Martin Innes described how certain ´signal crimes´ can trigger major cultural shifts, changes in policy or in many cases what, a few years ago, I called a ´surveillance surge´. In the UK, the case of James Bulger was one such incident that continues to resonate in all sorts of ways, but in particular has been held to be a major factor in the nationwide expansion of CCTV. 9/11 can be seen as another for the expansion of surveillance in the USA. Now the case of the serial killer, Kang Ho-Soon, looks like it will be the signal for a surveillance surge in South Korea.
Kang, described as a classic psychopath, killed seven women in Gyeonggi province between late 2006 and 2008. He met the women through personal ads and by offering them lifts home as they were waiting at bus stops at night, and then raped and killed them before disposing of the bodies in remote locations. His capture was at least partly down to CCTV images of his car near the sites of the murders.
According to Kim Rahn´s story in the Korean Times, South Korea seems to in the grip of frenzy of fear of strangers, with massive increases in applications to companies offering mobile phone location and tracking services, all schools in Seoul installing CCTV apparently to prevent violence and kidnappings, and in Gyeonggi province, 1,724 surveillance cameras, many with high resolution night vision will be installed. The murders have also sparked new debates about the use of the death penalty in the country.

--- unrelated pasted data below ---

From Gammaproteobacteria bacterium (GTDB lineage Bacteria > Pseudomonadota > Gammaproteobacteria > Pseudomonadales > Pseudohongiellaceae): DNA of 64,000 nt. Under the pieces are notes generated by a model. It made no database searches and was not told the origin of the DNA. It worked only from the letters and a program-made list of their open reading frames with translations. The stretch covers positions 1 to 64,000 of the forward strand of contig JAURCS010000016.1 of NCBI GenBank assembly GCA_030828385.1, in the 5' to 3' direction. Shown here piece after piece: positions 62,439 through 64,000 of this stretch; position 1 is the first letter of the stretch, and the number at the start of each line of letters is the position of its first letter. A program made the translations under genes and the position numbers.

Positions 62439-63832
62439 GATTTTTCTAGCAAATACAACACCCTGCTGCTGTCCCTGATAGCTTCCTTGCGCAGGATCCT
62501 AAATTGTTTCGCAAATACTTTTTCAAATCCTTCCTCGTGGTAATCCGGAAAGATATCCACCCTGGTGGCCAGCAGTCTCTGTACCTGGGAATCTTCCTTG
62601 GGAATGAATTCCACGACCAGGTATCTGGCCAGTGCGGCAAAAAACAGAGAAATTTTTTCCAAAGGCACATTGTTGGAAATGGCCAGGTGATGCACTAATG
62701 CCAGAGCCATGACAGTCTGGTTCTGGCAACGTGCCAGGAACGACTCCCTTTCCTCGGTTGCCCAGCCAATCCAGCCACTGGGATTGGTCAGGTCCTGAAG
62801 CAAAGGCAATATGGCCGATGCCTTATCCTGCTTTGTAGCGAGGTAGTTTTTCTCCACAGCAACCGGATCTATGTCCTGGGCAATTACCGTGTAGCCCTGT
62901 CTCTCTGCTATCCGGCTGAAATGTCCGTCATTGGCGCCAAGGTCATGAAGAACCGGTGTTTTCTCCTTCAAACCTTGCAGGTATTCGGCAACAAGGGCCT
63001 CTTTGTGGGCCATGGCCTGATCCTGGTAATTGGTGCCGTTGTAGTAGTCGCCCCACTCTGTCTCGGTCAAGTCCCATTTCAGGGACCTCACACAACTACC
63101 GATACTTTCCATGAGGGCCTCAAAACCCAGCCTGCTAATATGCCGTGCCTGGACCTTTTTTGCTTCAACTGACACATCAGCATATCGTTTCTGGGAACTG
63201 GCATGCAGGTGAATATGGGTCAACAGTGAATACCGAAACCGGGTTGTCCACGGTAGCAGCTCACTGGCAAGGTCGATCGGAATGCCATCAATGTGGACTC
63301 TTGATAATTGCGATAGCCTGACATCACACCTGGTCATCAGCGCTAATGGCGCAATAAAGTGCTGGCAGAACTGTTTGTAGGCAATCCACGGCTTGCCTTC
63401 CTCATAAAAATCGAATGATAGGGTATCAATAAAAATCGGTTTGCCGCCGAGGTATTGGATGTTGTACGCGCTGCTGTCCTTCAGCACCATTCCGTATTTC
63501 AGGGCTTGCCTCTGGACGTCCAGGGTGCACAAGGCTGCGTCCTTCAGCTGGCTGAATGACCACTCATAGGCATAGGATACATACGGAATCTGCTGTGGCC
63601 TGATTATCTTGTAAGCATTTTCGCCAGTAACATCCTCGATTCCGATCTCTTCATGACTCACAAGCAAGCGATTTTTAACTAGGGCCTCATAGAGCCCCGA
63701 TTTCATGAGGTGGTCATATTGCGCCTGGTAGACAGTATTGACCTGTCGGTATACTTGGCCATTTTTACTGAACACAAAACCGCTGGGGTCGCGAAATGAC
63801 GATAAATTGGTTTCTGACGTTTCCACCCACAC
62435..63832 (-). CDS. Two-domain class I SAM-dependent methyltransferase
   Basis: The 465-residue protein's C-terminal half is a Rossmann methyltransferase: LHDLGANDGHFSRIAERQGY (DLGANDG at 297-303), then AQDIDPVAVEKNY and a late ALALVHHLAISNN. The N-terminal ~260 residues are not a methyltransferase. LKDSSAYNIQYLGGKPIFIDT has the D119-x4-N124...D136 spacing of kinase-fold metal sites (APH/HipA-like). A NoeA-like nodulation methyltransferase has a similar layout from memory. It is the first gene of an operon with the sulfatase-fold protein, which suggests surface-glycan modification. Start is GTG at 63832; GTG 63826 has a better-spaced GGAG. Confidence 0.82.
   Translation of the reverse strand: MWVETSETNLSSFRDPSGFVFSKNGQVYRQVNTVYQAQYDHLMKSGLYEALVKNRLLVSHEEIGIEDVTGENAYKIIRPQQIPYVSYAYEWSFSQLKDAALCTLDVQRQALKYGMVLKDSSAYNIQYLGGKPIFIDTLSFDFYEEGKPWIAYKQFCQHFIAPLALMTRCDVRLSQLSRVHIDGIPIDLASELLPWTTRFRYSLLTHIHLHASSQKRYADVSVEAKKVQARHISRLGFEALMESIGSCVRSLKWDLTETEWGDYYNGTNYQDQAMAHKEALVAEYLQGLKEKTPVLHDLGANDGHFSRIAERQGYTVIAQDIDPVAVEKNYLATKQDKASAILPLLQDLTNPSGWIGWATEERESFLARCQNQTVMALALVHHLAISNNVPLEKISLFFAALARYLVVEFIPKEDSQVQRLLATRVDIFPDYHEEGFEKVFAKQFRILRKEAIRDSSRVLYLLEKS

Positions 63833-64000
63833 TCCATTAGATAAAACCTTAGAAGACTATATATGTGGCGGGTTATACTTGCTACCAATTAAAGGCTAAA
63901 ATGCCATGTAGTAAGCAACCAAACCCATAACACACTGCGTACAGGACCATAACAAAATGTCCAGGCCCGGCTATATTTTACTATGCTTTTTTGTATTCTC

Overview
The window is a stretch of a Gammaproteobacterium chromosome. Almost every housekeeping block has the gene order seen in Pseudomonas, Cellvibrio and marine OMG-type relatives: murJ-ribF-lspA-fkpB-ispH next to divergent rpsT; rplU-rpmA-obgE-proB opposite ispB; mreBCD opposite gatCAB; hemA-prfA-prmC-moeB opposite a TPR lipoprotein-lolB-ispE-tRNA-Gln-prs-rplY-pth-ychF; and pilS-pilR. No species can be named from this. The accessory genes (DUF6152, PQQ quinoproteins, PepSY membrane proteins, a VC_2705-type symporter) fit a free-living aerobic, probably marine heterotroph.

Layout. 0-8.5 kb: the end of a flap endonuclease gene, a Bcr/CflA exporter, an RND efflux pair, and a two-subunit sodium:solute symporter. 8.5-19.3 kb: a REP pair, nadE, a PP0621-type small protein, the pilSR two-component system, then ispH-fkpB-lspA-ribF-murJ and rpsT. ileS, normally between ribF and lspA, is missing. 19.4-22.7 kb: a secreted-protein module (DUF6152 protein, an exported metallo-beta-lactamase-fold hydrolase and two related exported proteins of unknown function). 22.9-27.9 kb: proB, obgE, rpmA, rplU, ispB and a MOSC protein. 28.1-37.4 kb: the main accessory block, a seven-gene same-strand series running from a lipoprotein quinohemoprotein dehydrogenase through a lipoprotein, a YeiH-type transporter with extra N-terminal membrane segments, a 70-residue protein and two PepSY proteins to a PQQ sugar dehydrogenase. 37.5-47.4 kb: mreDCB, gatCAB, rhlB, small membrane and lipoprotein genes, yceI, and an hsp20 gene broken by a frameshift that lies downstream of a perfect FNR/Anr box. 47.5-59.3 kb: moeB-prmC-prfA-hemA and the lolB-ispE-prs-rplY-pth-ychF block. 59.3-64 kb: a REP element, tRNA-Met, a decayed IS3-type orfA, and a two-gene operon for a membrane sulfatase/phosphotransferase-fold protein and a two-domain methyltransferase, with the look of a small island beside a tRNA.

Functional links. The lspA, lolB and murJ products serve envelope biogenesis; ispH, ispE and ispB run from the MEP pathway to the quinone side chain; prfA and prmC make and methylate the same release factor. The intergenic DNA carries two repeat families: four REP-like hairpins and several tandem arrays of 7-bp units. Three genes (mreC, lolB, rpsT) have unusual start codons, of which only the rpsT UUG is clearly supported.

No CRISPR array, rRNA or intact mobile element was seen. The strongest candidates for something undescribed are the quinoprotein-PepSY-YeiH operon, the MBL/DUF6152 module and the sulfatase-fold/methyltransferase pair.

But, and there is always a ´but´, one interesting fact in the story is that the bus stops where Kang met his victims were unlit. Street lighting is now apparently also to be added. Now it is one of the truisms of studies of CCTV that improved street lighting is a far better deterrent of opportunist crime than cameras – not that you are ever going to deter a true psychopath. Neither street lighting nor all the CCTV cameras in the world will do that.
More broadly however, I wonder whether South Korea is going through a similar breakdown of the feeling of social assurance that Japan is experiencing. At the risk of sounding like George W. Bush, I know Japan is not South Korea and South Korea is not Japan, but both societies traditionally had highly structured, ordered cultures which have been rapidly transformed in the face of industrialisation and globalisation. From my own research in Japan, it seems that the move towards increasing surveillance is strongly connected to this transformation. However at the same time, increasing surveillance is also encouraging the further decline of trust and a move toward a society of strangers. This can be seen as part of what David Lyon is starting to call the ´surveillance spiral´, a self-reinforcing movement in which more surveillance is always the answer to the problems that can at least partly be traced to living in a surveillance society.